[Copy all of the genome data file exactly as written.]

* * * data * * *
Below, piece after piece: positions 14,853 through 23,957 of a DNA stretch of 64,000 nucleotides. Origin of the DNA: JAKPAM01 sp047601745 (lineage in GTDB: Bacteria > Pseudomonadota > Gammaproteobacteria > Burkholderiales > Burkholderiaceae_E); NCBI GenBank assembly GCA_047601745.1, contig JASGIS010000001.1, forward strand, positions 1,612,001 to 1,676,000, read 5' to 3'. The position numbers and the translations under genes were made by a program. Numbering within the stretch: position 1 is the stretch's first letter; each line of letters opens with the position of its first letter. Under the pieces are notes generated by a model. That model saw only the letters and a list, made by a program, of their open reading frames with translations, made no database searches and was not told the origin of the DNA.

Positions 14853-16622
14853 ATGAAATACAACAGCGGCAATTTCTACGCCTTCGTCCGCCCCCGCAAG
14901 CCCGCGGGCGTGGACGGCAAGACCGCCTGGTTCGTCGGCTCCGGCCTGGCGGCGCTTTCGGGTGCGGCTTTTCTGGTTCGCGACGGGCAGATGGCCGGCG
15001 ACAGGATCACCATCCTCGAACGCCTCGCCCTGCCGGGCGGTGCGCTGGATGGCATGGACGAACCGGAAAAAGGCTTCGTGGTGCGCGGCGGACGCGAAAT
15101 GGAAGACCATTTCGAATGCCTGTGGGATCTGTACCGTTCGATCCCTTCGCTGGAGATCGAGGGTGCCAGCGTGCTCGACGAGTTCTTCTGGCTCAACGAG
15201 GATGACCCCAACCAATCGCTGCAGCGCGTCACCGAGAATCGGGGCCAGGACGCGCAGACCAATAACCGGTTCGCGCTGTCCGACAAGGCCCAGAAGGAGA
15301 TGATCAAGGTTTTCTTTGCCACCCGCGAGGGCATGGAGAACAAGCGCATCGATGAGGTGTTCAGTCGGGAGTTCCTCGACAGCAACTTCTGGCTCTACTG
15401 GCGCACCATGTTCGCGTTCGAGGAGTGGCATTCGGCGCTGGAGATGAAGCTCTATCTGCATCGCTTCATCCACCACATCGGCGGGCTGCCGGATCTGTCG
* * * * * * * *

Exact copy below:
Below, piece after piece: positions 14,853 through 23,957 of a DNA stretch of 64,000 nucleotides. Origin of the DNA: JAKPAM01 sp047601745 (lineage in GTDB: Bacteria > Pseudomonadota > Gammaproteobacteria > Burkholderiales > Burkholderiaceae_E); NCBI GenBank assembly GCA_047601745.1, contig JASGIS010000001.1, forward strand, positions 1,612,001 to 1,676,000, read 5' to 3'. The position numbers and the translations under genes were made by a program. Numbering within the stretch: position 1 is the stretch's first letter; each line of letters opens with the position of its first letter. Under the pieces are notes generated by a model. That model saw only the letters and a list, made by a program, of their open reading frames with translations, made no database searches and was not told the origin of the DNA.

Positions 14853-16622
14853 ATGAAATACAACAGCGGCAATTTCTACGCCTTCGTCCGCCCCCGCAAG
14901 CCCGCGGGCGTGGACGGCAAGACCGCCTGGTTCGTCGGCTCCGGCCTGGCGGCGCTTTCGGGTGCGGCTTTTCTGGTTCGCGACGGGCAGATGGCCGGCG
15001 ACAGGATCACCATCCTCGAACGCCTCGCCCTGCCGGGCGGTGCGCTGGATGGCATGGACGAACCGGAAAAAGGCTTCGTGGTGCGCGGCGGACGCGAAAT
15101 GGAAGACCATTTCGAATGCCTGTGGGATCTGTACCGTTCGATCCCTTCGCTGGAGATCGAGGGTGCCAGCGTGCTCGACGAGTTCTTCTGGCTCAACGAG
15201 GATGACCCCAACCAATCGCTGCAGCGCGTCACCGAGAATCGGGGCCAGGACGCGCAGACCAATAACCGGTTCGCGCTGTCCGACAAGGCCCAGAAGGAGA
15301 TGATCAAGGTTTTCTTTGCCACCCGCGAGGGCATGGAGAACAAGCGCATCGATGAGGTGTTCAGTCGGGAGTTCCTCGACAGCAACTTCTGGCTCTACTG
15401 GCGCACCATGTTCGCGTTCGAGGAGTGGCATTCGGCGCTGGAGATGAAGCTCTATCTGCATCGCTTCATCCACCACATCGGCGGGCTGCCGGATCTGTCG